Fruits and vegetables reach their nutritional peak at the same time they are harvested. This, conveniently, is also when they taste best. According to the University of California-Davis, as a bell pepper progresses from green to red it gains 11 times more beta-carotene and one and a half times more vitamin C.
Once a fruit or vegetable is harvested it begins to lose nutrients and taste within the first hour. The USDA’s Table of Nutrient Retention Factors shows frozen fruit, in most cases, is more nutritious than fresh fruit that was picked before ripening and transported from who knows how far away.
If you’re not familiar with Farmers Markets, call the local reference librarian and ask. If your community has 211 phone service you can use them, too. Most often, you’ll find something if you ask around. Local Harvest is a clearinghouse for small farms raising healthy plants and animals. You pop in your zip code and nearby farmers who register with them pop back at you.
With all the new things in the produce department these days it can be hard to tell if a certain fruit or vegetable is in season. You can find a produce person at the store and ask them. And don’t forget to make room in your budget to purchase organic produce on the Dirty Dozen list. I’ve read you can break down some pesticide residue with a brief (10 min) soaking in a sink full of cold water and about a quarter cup of white vinegar.
Questions? Comments? Concerns? Recipe requests? Let me know below.
Are recommendations to avoid grains and legumes due to anti-nutrient content predicated in science or founded in fear mongering? An evidence-based analysis of the good, the bad, and the ugly when it comes to lectins, phytates and autoimmune disease recently appeared in GreenMedInfo. Due to the length of this evidence-based article, I broke it up. Another section, this one on diet for chronic illness, will be posted tomorrow.
Written by: Ali Le Vere, B.S., B.S. – Senior Researcher-GreenMedInfo
In the past decade, some paleo diet proponents have popularized the notion that anti-nutrients, or compounds in foods which undermine health, are responsible for the prevailing epidemics of chronic illness. In fact, one of the fundamental tenets of the paleo diet, that grains contribute to disease and degeneration, is due in part to arguments about their content of lectins, some of the most infamous anti-nutrients. This review will serve as a preliminary examination of the evidence and will shed light on whether fears about this and another commonly vilified anti-nutrient, phytic acid, are groundless or justified.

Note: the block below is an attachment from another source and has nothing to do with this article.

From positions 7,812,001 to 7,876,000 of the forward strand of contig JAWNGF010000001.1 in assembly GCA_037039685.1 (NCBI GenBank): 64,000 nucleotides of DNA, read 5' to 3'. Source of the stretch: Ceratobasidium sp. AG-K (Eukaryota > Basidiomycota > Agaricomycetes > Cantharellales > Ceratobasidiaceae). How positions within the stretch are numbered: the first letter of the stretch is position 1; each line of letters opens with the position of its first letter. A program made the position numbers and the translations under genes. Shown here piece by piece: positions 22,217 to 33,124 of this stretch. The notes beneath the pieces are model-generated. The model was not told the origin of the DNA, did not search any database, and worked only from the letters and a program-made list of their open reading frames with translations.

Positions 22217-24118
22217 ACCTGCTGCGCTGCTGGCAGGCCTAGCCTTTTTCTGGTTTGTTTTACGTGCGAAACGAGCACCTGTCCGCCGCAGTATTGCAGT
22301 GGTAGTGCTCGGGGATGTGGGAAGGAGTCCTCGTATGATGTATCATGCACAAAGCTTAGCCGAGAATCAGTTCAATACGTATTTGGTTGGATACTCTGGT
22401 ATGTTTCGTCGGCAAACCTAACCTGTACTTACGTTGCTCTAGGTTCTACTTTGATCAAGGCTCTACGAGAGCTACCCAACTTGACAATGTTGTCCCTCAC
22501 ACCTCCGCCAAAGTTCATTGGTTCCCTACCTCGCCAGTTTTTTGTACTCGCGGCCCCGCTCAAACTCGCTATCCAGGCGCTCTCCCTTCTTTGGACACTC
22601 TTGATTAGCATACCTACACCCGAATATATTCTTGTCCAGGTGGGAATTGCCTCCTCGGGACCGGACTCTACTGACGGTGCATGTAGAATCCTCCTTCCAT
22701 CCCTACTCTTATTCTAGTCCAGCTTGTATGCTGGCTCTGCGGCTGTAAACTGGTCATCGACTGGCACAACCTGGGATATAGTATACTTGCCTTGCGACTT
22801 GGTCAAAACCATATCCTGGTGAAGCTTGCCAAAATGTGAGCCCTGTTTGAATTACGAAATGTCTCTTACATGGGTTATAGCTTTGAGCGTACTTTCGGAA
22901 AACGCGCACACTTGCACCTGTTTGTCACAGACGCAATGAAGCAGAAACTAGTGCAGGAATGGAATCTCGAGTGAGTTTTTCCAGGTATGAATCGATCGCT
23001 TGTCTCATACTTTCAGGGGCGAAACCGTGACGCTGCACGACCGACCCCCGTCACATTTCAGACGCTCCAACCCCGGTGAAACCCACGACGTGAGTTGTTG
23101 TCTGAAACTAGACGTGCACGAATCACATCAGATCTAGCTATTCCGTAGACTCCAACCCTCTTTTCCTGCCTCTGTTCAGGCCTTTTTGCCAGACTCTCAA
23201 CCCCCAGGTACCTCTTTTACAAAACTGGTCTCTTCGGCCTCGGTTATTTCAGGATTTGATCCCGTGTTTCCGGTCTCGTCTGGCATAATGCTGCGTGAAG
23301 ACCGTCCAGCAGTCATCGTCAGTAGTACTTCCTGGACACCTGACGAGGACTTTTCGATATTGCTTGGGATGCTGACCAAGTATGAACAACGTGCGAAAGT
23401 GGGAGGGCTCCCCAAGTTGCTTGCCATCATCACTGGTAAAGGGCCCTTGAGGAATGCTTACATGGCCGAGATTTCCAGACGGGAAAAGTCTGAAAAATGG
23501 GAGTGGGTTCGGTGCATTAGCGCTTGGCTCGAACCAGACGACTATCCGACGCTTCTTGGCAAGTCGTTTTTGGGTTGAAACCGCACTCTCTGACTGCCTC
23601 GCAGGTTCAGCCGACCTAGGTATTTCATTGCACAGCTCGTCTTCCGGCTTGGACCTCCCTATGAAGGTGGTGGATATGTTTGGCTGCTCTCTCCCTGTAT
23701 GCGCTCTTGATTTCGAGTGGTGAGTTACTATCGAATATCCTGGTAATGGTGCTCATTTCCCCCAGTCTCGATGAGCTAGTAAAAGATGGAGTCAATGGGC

Lectins: A Self-Survival Mechanism
Lectins are ubiquitous carbohydrate-binding proteins, present in almost a third of our food supply, which constitutes an adaptive mechanism that plants evolved to confer protection against predation and pests. For instance, lectins act as effective biological agents against insect attack by destabilizing insect metabolism, interfering with enzyme activity, and disturbing the protective, digestive, and secretory functions of the gut (1). Due to their insecticide properties, “insect-resistant plants produced by expression of lectin genes in transgenic plants are already a reality,” which is cause for alarm due to the potential health hazards posed by artificially manipulating lectin content.
Lectins act as agglutinins, or sticky proteins, which cause particles to coagulate and form aggregate masses. While most concentrated in seeds, other vegetative tissues such as barks, bulbs, flowers, leaves, roots, and rhizomes also contain lectins . Two of the best-characterized families of plant-derived lectins are the leguminous lectins and cereal lectins, which is the impetus for their exclusion by paleo diet adherents due to their high levels of prolamins and agglutinins, two types of lectins which are purported to most adversely affect the barrier function of the gut. Solanaceae lectins, which occur in the nightshade vegetables potatoes and tomatoes, are also excluded on the more restrictive autoimmune paleo (AIP) protocol.
Digestive Impairments Due to Lectins
When consumed, lectins survive digestion and bind to carbohydrate moieties of cells lining the gastrointestinal tract, triggering deleterious local or systemic reactions in the animal that ingested the lectin-containing food (Source). By binding to cell surface sugars on the intestinal mucosa, lectins can interfere with stomach and intestinal architecture, and damage the luminal (inward-facing) membranes of the epithelial cell lining (Source). As a result, “Lectins may induce changes in some, or all, of the digestive, absorptive, protective or secretory functions of the whole digestive system and affect cellular proliferation and turnover” (Source).